Like the CUL3-BTB complex, CUL5 may be involved in hormone receptor homeostasis. CUL5 overexpression led to decreased cell proliferation of T47D breast cancer cells (Burnatowska-Hledin et al., 2004) and attenuates estrogen receptor alpha and estrogen-dependent growth in a MAPK-dependent manner (Johnson et al., 2007). Similarly, CUL5 is significantly decreased in endometrial cancers with the most aggressive type of cancer displaying the highest CUL5 reduction (Devor et al., 2016). In concordance, CUL5 overexpression led to significantly slower growth in some endometrial cancer cells. CUL5 expression is negatively regulated by miR-19a and miR-19b (Xu et al., 2012), which are highly expressed in cervical cancer cells and are important determinants of the malignant phenotype in those cells, a phenotype that was suppressed when CUL5 3′UTR was deleted. CUL5 is also a direct target of miR-7 in liver cancer through direct miR-7 binding to the CUL5 3′UTR (Ma et al., 2013). CUL5 silencing by miR-7 led to cell cycle arrest and suppression of colony formation, suggesting that the role of CUL5 downregulation in carcinogenesis could be tissue specific.
CUL7-Based Ubiquitin Ligase Complexes
CUL7 was first identified as a novel antiapoptotic oncogene associated with the regulation of p53 levels (Kim et al., 2007). Breast cancers can overexpress CUL7, leading to p53 downregulation (Guo et al., 2014; Men et al., 2014). CUL7 was also identified as a gene involved in liver carcinogenesis through cirrhosis associated with non-alcoholic fatty liver disease, a disease connected with metabolic syndrome. CUL7 maps to the 6p21.1 amplicon characteristic of this type of liver cancer, suggesting that this particular cancer is driven by the anti-apoptotic effect of increased CUL7 through p53 downregulation (Paradis et al., 2013). CUL7 also promotes epithelial-mesenchymal transformation of liver cancer and its high expression in liver tumors is associated with poor prognosis (Zhang D. H. et al., 2016; An et al., 2017a).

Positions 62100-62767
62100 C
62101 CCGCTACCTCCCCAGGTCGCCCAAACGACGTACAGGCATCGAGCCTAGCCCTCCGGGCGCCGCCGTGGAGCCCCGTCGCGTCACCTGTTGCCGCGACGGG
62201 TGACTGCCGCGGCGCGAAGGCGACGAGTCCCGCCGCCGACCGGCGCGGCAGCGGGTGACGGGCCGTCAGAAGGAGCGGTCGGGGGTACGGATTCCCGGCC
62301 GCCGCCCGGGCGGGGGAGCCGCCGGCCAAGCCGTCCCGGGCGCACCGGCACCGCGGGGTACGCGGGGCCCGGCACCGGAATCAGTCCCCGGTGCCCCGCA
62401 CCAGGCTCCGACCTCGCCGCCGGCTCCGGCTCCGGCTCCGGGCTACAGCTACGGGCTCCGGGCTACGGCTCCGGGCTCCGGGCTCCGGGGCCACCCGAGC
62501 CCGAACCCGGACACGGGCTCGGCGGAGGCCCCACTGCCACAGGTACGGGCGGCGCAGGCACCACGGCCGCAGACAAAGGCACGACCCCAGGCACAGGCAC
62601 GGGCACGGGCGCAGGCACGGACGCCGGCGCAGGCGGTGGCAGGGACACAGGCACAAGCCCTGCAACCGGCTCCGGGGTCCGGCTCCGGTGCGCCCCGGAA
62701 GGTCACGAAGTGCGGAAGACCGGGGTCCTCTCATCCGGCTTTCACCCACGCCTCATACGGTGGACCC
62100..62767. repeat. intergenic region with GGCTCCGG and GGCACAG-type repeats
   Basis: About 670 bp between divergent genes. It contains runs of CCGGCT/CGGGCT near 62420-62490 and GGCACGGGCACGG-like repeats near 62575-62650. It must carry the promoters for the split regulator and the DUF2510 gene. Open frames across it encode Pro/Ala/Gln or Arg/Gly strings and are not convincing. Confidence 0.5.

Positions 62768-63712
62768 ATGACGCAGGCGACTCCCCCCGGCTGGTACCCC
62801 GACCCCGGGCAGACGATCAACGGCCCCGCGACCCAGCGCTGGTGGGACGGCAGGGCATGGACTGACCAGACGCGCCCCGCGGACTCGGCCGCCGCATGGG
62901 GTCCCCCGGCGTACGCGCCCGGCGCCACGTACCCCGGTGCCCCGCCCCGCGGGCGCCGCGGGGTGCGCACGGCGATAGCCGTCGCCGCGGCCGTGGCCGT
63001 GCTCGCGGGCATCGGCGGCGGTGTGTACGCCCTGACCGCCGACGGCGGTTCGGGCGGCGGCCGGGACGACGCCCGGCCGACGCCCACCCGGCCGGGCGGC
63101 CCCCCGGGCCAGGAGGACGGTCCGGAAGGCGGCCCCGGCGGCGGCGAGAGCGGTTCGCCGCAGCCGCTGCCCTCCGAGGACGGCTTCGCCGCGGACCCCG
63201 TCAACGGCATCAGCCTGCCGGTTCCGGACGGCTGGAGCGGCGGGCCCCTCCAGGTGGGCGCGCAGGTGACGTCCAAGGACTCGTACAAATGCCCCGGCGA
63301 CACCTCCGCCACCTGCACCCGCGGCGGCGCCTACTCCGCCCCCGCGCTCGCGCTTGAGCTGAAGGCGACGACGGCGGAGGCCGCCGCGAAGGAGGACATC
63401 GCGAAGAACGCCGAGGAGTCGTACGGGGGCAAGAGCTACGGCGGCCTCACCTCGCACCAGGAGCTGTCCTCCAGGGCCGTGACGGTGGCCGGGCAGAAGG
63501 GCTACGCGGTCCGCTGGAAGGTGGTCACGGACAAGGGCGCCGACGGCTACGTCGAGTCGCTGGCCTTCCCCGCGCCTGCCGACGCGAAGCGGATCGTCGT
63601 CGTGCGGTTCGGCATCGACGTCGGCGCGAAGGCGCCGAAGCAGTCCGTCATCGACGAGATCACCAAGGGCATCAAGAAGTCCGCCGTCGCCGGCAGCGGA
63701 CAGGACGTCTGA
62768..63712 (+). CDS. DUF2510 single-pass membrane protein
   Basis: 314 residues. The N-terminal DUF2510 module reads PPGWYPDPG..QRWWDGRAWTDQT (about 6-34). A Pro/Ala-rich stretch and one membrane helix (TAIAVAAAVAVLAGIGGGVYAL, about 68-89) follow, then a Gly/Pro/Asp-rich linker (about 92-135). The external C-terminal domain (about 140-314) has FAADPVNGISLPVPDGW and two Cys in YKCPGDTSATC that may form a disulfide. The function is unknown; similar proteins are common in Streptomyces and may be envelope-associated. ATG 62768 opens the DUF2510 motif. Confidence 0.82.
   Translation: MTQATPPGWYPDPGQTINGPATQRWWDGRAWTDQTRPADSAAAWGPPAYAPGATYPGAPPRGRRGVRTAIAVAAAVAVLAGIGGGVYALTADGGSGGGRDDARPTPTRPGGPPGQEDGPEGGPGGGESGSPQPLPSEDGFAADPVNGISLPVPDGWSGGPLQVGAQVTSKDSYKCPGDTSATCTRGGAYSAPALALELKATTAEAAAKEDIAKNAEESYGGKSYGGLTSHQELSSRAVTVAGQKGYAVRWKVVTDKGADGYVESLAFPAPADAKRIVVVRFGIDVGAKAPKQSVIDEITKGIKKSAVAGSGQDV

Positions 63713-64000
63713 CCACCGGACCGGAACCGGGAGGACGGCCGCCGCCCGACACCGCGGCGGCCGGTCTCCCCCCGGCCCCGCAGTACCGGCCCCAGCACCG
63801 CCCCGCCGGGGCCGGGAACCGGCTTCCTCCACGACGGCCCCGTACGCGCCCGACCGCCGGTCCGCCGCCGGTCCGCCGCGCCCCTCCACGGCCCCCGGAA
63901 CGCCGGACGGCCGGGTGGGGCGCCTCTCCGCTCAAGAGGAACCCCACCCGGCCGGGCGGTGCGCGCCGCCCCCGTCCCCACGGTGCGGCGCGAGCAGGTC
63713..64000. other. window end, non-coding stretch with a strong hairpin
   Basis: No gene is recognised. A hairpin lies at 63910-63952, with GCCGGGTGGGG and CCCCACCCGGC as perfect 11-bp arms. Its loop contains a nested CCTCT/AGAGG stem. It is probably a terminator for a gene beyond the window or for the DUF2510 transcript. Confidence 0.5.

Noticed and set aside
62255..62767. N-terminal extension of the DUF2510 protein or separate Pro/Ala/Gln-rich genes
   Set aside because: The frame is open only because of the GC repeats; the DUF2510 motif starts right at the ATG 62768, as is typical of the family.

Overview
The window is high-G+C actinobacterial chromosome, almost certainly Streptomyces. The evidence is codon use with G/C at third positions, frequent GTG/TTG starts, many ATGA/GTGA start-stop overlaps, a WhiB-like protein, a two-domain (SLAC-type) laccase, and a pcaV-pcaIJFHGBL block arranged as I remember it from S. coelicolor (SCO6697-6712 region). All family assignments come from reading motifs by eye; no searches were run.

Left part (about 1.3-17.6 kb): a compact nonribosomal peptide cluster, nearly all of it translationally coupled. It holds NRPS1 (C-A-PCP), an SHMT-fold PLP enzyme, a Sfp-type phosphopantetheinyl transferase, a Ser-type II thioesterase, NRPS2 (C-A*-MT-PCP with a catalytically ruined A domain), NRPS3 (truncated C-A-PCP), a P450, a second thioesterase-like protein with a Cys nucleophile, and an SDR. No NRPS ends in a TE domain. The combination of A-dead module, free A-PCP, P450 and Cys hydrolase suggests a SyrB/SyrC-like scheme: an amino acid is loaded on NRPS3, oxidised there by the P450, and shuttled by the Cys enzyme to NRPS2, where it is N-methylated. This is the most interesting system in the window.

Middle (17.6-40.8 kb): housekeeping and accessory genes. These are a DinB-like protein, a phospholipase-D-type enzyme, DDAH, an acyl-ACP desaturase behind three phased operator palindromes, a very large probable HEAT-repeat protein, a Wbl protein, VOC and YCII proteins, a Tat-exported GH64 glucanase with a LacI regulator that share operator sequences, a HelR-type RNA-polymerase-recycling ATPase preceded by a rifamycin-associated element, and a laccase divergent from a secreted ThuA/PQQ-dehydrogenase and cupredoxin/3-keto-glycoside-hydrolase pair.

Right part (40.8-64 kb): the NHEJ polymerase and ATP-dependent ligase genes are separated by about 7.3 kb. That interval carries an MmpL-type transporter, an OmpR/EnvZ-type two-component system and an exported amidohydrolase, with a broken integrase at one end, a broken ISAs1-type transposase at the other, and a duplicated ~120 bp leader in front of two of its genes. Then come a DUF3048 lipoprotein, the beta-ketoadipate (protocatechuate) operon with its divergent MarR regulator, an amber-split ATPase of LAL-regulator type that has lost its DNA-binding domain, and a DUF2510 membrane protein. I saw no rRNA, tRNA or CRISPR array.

CUL9-Based Ubiquitin Ligase Complexes
CUL9 (formerly known as PARC) is a cytoplasmic, p53-binding protein, and a p53-dependent tumor suppressor in mice (Pei et al., 2011) as well as in murine and human leukemic cells (Seipel et al., 2016; Li and Xiong, 2017). CUL9 deletion-induced tumorigenesis tends to be organ specific since mice lacking CUL9 were shown to develop tumors in sarcoma, lung, liver, and ovary only. CUL9's role in protecting genome integrity and tumor suppression is facilitated by mediating the degradation of survivin and cytochrome C in normal and cancer cells (Gama et al., 2014; Li et al., 2014).
Targeting CRL Complexes in Cancer Therapies
Since cullins are overexpressed in many cancer types, many novel cancer therapy strategies aim to inhibit cullin-ring ligase activity. MLN4924 (pevonedistat), a selective inhibitor of NEDD8-activating enzyme (NAE) structurally related to adenosine 5′ monophosphate that inhibits cullin NEDDylation and CRLs activity, was first shown to inhibit the growth of human colon tumor xenografts in nude mice (Soucy et al., 2009). In promising experiments, the drug was able to induce rereplication and permanent growth arrest in melanoma cells but not in immortalized non-transformed melanocytes (Benamar et al., 2016). Another NEDDylation inhibitor, TAS4464, is also tested in clinical trials (Table 2). NEDDylation inhibitors inactivate CRL E3 ubiquitin ligases and causes the cellular buildup of many substrates involves in different cellular functions (see Oladghaffari et al., 2016 for a review). Most clinical studies involving pevonedistat/MLN4924 or TAS4464 (Table 2) are still restricted to phase I and II trials.